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Turmoil in Kenya likely to unsettle investors

January 01, 2008|From Reuters

Rioting, political instability and a spiraling death toll after Kenya's disputed election is seen as drastically denting investor confidence in what had been seen as one of Africa's emerging success stories.

Scores of people have been killed in turmoil since President Mwai Kibaki was declared the victor Sunday with a narrow majority. The opposition says the poll was stolen and European Union monitors say it lacked credibility.

Kibaki had been credited with turning around East Africa's biggest economy from disaster to an average growth rate of 5% since 2002, and the country's success had been held up as an example of a wider trend in Africa.

The Kenyan shilling is up 9% versus the dollar this year. Fitch and Standard & Poor's have issued the country debut credit ratings of B+, citing its diversified economy, which is estimated to have grown 7% in 2007.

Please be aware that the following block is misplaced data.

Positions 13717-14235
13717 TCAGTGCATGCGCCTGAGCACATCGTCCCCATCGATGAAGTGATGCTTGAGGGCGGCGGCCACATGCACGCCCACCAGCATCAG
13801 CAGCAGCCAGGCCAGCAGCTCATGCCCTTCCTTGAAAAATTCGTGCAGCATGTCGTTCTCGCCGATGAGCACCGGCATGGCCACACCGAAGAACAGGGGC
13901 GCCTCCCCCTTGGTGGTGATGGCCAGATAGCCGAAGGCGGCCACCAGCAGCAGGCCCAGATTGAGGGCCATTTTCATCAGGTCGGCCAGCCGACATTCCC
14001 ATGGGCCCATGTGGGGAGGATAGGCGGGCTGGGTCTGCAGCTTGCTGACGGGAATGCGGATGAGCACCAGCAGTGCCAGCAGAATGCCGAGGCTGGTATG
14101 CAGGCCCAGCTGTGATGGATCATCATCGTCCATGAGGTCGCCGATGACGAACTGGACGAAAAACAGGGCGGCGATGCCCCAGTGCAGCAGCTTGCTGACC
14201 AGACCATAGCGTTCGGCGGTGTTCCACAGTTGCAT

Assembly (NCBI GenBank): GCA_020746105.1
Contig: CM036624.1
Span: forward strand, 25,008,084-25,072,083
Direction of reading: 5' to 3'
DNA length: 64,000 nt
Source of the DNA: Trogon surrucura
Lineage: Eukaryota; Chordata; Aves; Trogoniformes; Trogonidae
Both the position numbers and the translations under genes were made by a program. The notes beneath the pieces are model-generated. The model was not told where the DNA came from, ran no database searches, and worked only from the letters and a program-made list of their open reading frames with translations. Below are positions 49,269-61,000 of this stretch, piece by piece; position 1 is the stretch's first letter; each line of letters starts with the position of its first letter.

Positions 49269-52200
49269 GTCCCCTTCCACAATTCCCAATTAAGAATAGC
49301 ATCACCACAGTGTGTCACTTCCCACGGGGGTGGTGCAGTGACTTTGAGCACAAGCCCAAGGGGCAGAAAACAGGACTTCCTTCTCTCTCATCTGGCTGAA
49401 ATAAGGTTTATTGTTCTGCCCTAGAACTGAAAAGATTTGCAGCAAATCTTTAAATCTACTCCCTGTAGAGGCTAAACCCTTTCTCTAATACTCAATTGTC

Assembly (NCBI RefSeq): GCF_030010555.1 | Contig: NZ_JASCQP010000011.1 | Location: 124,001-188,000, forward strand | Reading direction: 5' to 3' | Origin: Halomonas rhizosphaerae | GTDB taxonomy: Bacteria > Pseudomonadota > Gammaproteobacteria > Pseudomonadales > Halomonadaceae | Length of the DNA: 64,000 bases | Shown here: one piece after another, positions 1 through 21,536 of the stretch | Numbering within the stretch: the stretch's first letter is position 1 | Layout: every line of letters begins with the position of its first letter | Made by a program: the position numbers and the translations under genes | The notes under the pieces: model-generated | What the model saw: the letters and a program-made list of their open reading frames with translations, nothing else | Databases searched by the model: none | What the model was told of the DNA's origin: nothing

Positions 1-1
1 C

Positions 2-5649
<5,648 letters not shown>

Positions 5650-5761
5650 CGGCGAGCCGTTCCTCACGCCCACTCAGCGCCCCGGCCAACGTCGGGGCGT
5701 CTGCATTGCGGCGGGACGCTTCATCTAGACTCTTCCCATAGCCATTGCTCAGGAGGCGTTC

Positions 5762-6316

But now investors are likely to be less keen.

"The events in Kenya will frustrate some people as it is one of the African markets that investors have been focusing on in their hunt for new markets," said Beat Siegenthaler, chief strategist at TD Securities in London.

"There are not that many countries in Africa with decent market infrastructure, and Kenya happens to be one of them. This will serve to remind people that it is not straightforward to invest in emerging markets."

Kenyan markets are closed for the new year and will not reopen until later this week, but both the stock market and the shilling are likely to fall sharply. How much will depend on how long the violence continues, analysts said.

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